The two-day conference gathered transportation agencies, police and EMS personnel, industry, academic researchers, and more to learn about the latest technologies being deployed and better understand the needs of first responders in the field today.

In collaboration with TRB’s Joint-Subcommittee on Emergency Response AMR00(1), CAIT hosted the inaugural Emergency Responder Transportation Safety Research Summit on November 1 & 2, 2023.

More than 40 emergency-response professionals attended the two-day summit featuring presentations on resources for first responder safety, facilitated breakout discussions, technology and vehicle demonstrations, and a student research poster session. The conference brought together leading experts in the field of transportation safety to discuss the latest research and best practices for emergency responders.

The conference was designed to fully mobilize TRB’s subcommittee on Emergency Response by engaging emergency response professionals who may not regularly attend TRB’s Annual Meeting in January, gather their feedback, and elevate priority areas identified for responder safety and efficacy to new levels.

Day One started with a presentation by the Federal Highway Administration on Traffic Incident Management (TIM) research being conducted by the agency, and active programs providing support and resources to first responders. The group then went outside for vehicle and equipment demonstrations from the New Jersey Department of Transportation, HAAS Alert, and J-TECH. J-TECH showed their LaneBlade vehicle that is designed for safer road debris removal, and is currently being used by highway contractors, state Departments of Transportations, tollways, utilities, and traffic management companies across North America.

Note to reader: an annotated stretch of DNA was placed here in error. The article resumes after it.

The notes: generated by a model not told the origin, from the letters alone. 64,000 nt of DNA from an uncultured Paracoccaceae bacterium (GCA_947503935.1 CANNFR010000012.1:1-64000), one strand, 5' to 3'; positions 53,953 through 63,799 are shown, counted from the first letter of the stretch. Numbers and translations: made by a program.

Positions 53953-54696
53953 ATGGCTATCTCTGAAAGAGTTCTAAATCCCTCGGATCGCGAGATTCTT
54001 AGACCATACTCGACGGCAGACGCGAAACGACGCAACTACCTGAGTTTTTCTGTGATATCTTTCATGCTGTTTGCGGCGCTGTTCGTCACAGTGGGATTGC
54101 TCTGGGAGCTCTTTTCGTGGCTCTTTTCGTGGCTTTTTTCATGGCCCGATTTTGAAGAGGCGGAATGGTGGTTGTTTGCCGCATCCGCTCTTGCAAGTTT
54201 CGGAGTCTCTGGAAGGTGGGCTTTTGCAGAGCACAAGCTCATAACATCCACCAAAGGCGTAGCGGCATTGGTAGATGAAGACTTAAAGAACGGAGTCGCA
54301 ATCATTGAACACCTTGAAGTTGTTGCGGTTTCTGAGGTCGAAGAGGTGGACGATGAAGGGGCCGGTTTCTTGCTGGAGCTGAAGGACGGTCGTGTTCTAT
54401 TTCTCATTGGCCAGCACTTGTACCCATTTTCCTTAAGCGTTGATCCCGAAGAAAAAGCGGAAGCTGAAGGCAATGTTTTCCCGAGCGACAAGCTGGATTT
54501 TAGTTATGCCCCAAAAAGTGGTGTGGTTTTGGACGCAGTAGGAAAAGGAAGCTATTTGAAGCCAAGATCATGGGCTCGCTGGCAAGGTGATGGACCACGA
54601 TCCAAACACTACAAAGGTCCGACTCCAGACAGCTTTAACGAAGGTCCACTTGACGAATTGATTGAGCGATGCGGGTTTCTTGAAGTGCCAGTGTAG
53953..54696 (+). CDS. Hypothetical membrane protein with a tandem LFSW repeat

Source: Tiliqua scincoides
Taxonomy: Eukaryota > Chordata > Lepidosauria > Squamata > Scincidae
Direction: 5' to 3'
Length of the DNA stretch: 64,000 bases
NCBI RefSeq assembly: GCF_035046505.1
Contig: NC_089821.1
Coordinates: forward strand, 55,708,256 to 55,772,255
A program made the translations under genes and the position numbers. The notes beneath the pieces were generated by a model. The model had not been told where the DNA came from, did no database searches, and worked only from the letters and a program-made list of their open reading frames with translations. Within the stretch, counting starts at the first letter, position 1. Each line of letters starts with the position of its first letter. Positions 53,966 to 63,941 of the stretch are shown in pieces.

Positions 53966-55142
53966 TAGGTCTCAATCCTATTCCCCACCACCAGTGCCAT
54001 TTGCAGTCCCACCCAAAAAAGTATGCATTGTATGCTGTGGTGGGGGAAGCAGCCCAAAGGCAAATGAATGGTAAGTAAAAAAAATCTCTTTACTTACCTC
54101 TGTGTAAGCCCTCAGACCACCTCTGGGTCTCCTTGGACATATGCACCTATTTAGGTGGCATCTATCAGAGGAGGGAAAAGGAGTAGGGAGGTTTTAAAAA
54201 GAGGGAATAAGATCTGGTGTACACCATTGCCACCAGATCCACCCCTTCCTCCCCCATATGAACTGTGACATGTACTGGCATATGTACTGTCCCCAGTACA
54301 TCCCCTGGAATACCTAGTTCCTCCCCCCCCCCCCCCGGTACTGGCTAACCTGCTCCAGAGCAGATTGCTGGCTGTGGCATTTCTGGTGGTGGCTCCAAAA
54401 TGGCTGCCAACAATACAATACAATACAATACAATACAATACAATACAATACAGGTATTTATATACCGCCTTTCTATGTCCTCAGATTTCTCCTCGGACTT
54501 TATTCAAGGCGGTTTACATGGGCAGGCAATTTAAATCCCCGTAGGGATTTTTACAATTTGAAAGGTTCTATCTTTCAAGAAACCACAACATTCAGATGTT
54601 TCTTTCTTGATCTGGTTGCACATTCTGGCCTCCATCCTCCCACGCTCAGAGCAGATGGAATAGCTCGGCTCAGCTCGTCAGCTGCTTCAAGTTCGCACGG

After the demonstrations, Dr. John Bullough, Program Director of the Light and Health Research Center at the Icahan School Medicine at Mount Siani, gave a presentation discussing the Impacts of Emergency Vehicle Lighting and Markings on Responder Safety.

Day Two included presentations from NJDOT on New Jersey’s TIM Training and Move-Over Awareness Campaign and an Analysis of Impact of the Move Over Law in New York by researchers at SUNY Buffalo. Student researchers from Virginia Tech also shared ongoing work developing automated vehicles for first responder safety.

An interactive workshop led by Lindsay Arnold, a researcher at the AAA Foundation for Traffic Safety, then explored pressing challenges that first responders face in the field and gathered feedback about what areas need more research investment going forward.

The conference concluded with a student poster session featuring research from Embry–Riddle Aeronautical University, Rowan University, the New Jersey Institute of Technology, and Rutgers University.

View some photos from the inaugural Emergency Responder Transportation Safety Research Summit below.